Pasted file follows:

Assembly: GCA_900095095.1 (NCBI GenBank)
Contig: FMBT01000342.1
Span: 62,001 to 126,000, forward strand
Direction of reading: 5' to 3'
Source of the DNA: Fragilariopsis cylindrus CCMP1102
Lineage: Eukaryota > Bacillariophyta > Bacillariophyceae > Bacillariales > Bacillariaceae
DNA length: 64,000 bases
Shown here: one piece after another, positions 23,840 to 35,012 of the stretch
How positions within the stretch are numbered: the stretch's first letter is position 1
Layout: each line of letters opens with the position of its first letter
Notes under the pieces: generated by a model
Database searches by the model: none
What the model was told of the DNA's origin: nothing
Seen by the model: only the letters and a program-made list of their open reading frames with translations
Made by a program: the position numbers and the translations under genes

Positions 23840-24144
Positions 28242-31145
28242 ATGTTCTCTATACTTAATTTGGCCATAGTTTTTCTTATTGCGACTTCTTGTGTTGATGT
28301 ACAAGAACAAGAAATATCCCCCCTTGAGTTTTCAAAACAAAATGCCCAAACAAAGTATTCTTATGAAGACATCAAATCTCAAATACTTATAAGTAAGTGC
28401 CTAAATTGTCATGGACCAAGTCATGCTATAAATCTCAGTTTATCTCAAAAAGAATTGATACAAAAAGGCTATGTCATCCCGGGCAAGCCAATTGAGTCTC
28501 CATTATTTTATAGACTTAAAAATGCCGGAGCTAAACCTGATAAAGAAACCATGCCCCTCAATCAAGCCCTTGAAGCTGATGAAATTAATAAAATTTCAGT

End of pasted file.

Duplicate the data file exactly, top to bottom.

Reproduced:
Assembly: GCA_900095095.1 (NCBI GenBank)
Contig: FMBT01000342.1
Span: 62,001 to 126,000, forward strand
Direction of reading: 5' to 3'
Source of the DNA: Fragilariopsis cylindrus CCMP1102
Lineage: Eukaryota > Bacillariophyta > Bacillariophyceae > Bacillariales > Bacillariaceae
DNA length: 64,000 bases
Shown here: one piece after another, positions 23,840 to 35,012 of the stretch
How positions within the stretch are numbered: the stretch's first letter is position 1
Layout: each line of letters opens with the position of its first letter
Notes under the pieces: generated by a model
Database searches by the model: none
What the model was told of the DNA's origin: nothing
Seen by the model: only the letters and a program-made list of their open reading frames with translations
Made by a program: the position numbers and the translations under genes

Positions 23840-24144
Positions 28242-31145
28242 ATGTTCTCTATACTTAATTTGGCCATAGTTTTTCTTATTGCGACTTCTTGTGTTGATGT
28301 ACAAGAACAAGAAATATCCCCCCTTGAGTTTTCAAAACAAAATGCCCAAACAAAGTATTCTTATGAAGACATCAAATCTCAAATACTTATAAGTAAGTGC
28401 CTAAATTGTCATGGACCAAGTCATGCTATAAATCTCAGTTTATCTCAAAAAGAATTGATACAAAAAGGCTATGTCATCCCGGGCAAGCCAATTGAGTCTC
28501 CATTATTTTATAGACTTAAAAATGCCGGAGCTAAACCTGATAAAGAAACCATGCCCCTCAATCAAGCCCTTGAAGCTGATGAAATTAATAAAATTTCAGT